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Shake My Hand

Snooky Pryor

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Album Review

Veteran harp man Pryor (who claims to be the first to amplify his harmonica) was still capable of some potent blues when he released this album in early 1999. Kicking off with a solo version of Faye Adams' "Shake a Hand" (its lyrics reworked heavily into the title track) that owes a huge debt to idol Sonny Boy Williamson II, Pryor settles into a comfortable groove with a tight little trio behind him consisting of Bob Stroger on bass, Billy Flynn on guitar and Jimmy Tilman on drums. His version of Hank Ballard's "Annie Had a Baby" is so radically different that it almost qualifies as an original, while his covers of Al Dexter's "Pistol Packin' Mama" and Sleepy John Estes' "Someday Baby" stay closer to the originals. The rest of the set features Snooky's great originals, with the minor-keyed "Headed South," "In This Mess," "Jump for Joy" and a nice remake of his "Telephone Blues" being particular standouts. Simple, no-frills production makes this a modern-day blues album that delivers the wallop of the old singles.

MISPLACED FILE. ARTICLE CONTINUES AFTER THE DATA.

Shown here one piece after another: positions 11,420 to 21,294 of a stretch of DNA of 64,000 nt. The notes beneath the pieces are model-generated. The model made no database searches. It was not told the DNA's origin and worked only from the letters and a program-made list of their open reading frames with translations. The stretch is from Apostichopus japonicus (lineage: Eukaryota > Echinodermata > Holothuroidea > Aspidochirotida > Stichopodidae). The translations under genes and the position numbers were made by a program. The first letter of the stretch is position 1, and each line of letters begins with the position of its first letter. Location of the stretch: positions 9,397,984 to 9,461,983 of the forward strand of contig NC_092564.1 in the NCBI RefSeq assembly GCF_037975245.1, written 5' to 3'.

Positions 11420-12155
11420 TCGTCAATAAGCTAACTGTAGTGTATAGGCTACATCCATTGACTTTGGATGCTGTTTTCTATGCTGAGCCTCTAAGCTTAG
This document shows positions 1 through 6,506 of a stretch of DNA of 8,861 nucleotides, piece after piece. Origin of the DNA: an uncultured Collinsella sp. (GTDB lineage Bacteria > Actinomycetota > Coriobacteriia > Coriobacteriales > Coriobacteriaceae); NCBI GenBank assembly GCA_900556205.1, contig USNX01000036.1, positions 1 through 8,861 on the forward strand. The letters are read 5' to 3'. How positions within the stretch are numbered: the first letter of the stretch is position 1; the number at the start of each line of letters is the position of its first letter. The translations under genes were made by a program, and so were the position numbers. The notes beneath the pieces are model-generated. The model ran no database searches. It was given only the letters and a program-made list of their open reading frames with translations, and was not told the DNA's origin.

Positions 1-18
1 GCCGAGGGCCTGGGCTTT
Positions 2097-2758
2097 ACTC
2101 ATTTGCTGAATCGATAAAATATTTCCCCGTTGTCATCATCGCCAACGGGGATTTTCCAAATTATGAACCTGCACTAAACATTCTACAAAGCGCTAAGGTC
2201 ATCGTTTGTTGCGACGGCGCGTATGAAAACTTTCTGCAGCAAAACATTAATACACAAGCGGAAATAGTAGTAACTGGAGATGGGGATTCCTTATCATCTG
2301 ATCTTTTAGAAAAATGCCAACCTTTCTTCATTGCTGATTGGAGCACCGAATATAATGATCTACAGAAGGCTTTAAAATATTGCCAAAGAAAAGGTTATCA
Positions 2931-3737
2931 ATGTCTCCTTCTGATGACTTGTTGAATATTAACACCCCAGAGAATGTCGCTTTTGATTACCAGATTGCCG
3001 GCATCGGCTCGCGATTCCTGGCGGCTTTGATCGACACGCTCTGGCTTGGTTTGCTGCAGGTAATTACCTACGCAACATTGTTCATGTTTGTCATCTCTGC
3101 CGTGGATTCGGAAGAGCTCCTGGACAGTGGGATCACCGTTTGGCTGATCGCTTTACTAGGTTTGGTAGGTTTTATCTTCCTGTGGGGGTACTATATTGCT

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Biography

Born: September 15, 1921 in Lambert, MS

Genre: Blues

Years Active: '50s, '60s

Only recently has Snooky Pryor finally begun to receive full credit for the mammoth role he played in shaping the amplified Chicago blues harp sound during the postwar era. He's long claimed he was the first harpist to run his sound through a public address system around the Windy City — and since nobody's around to refute the claim at this point, we'll have to accept it! James Edward Pryor was playing harmonica at the age of eight in Mississippi. The two Sonny Boys were influential to Pryor's...
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Shake My Hand, Snooky Pryor
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